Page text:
It’s often overlooked, but Olivetti was one of the pioneers of inkjet, with a range of drop on demand technologies in the early 1980’s. They commercialised the dry spark jet technology, and had a liquid version too. Then there was early piezo technology too. But I remember well in 1990 the surprise announcement of their thermal inkjet technology. It was a surprise to HP engineers too, who I met within a few days at an IS&T conference. It turned out there had been some cross-licensing going on that not even the HP printhead designers were aware of.
Over the years Olivetti has had several different owners, but somehow the inkjet group has continued developing new heads and products. Because they are not sold in Best Buy or other retail outlets in the US, Japan or most of Europe, few people know they exist.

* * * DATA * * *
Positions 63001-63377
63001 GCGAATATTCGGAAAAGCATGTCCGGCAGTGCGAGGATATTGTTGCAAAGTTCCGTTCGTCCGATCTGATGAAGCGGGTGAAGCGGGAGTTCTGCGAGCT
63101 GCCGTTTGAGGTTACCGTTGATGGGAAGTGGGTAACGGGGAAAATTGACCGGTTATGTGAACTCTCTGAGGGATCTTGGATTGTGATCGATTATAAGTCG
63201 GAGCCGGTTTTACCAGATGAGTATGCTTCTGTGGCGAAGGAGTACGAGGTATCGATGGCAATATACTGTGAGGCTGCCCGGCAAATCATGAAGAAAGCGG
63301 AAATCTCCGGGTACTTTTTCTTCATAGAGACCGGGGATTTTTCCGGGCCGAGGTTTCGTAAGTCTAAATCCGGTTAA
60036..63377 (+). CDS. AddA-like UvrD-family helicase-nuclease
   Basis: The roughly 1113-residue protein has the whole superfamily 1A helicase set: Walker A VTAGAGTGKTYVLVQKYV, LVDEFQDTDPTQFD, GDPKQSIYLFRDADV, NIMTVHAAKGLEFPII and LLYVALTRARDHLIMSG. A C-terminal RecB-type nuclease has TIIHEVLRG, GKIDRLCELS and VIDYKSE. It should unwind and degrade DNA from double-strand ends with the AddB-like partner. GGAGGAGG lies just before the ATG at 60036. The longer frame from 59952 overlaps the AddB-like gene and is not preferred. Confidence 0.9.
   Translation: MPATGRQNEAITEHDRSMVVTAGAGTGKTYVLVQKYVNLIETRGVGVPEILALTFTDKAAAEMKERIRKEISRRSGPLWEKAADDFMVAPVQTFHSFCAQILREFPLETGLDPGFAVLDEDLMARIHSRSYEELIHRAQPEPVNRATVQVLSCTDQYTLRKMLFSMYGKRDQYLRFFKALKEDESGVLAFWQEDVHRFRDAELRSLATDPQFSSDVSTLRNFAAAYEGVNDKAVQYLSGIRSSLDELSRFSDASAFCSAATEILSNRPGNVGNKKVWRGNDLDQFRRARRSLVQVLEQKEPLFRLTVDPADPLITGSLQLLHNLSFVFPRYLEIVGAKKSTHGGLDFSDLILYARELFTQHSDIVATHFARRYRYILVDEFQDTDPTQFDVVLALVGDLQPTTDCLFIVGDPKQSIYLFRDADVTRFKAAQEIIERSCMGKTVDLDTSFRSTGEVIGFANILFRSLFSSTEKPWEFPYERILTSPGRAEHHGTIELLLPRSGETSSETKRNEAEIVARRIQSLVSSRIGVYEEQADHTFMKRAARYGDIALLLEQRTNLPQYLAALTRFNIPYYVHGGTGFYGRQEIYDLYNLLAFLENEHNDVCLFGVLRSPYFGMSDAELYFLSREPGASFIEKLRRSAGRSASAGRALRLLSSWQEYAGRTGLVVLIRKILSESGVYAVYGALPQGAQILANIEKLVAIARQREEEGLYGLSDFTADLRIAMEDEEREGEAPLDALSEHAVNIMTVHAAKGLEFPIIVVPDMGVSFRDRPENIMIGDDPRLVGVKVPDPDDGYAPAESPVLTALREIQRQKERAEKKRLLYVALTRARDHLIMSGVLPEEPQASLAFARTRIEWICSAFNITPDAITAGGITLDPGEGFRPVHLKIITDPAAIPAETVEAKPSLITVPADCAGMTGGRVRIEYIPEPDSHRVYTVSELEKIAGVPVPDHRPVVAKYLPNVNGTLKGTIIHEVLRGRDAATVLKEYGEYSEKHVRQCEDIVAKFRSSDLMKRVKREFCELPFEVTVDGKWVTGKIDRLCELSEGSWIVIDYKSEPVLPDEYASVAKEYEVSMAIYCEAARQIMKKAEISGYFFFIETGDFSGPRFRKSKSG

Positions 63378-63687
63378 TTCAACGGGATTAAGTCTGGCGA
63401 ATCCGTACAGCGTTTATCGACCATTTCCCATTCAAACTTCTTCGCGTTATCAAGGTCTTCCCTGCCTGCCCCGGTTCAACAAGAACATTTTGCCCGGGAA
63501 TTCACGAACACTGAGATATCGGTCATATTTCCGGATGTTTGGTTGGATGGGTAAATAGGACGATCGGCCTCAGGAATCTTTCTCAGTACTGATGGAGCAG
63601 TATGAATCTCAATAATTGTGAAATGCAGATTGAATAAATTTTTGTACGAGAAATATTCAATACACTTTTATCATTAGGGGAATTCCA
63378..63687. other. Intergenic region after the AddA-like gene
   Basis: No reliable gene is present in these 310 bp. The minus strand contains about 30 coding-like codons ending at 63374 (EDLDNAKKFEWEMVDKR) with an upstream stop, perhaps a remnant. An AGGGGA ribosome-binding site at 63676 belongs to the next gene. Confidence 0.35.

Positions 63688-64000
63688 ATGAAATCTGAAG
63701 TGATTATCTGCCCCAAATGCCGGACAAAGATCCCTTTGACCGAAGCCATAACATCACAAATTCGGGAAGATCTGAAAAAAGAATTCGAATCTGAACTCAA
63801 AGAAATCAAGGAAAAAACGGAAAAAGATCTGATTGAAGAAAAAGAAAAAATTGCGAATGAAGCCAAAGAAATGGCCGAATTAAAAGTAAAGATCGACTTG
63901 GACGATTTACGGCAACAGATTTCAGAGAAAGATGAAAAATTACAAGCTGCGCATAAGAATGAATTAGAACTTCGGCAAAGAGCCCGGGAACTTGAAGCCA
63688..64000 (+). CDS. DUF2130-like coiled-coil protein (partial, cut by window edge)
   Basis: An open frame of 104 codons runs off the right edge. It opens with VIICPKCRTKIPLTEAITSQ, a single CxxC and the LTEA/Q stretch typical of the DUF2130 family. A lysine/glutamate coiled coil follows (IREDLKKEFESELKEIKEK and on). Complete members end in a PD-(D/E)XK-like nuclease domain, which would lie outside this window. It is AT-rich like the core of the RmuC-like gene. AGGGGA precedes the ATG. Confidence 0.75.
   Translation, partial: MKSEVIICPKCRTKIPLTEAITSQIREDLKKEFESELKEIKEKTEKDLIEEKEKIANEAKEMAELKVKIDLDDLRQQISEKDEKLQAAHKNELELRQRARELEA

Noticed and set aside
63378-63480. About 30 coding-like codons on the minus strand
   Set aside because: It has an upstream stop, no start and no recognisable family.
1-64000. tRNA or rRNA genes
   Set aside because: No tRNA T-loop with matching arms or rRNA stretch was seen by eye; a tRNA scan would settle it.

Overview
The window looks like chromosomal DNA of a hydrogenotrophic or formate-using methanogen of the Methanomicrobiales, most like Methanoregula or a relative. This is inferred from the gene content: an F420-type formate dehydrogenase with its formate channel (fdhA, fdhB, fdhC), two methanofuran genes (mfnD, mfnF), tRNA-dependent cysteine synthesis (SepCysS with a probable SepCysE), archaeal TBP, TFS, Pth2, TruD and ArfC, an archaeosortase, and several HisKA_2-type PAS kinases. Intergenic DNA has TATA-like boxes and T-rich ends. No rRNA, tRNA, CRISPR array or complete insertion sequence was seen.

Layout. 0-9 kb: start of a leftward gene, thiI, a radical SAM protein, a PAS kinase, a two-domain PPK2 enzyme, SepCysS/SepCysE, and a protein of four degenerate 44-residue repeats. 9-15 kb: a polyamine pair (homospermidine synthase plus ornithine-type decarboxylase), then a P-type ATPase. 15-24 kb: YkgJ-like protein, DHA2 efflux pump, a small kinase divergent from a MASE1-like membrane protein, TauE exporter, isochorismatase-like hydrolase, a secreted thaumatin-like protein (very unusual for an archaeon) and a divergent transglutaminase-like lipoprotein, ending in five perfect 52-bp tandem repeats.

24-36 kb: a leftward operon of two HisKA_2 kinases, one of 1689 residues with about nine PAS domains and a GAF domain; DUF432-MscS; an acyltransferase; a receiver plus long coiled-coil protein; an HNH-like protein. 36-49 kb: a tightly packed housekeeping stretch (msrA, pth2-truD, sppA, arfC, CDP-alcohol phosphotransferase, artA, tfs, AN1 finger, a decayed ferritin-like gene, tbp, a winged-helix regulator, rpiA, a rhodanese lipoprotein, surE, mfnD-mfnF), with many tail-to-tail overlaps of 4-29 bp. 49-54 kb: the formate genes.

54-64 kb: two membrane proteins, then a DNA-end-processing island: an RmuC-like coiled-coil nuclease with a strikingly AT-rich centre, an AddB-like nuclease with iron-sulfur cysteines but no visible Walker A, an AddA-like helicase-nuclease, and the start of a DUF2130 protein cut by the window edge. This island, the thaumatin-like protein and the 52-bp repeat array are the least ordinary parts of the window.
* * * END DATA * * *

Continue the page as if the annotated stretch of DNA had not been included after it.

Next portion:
Olivetti were exhibitors at the IMI Europe Inkjet Technology Showcase 2009 and talked and showed their inkjet products aimed at industrial products. Just a few days ago at the Inkjet Technology Showcase 2011 event in Barcelona they showed even more.
First of all their MEMS fab has the capacity for 50-80,000 6 inch wafers per year. As well as inkjet printheads they also make other devices, particularly for life science applications. They have thermal inkjet printhead modules with print widths of 0.5, 1 and 2 inches, capable of jetting aqueous and various solvent fluids.
The most recent addition is a 4 inch wide module. This has 4 x 1 inch dies staggered and overlapping to allow 4 inch wide printing in a single pass. There are 2,560 nozzles at 600 dpi and the drop volume is 15-160 pl. Most incredible is the claimed drop ejection velocity of 15 metres/second, greater than most piezo printheads. This will allow a large increase in working distance from the printed substrate, opening up new applications.
Mike Willis, Pivotal Resources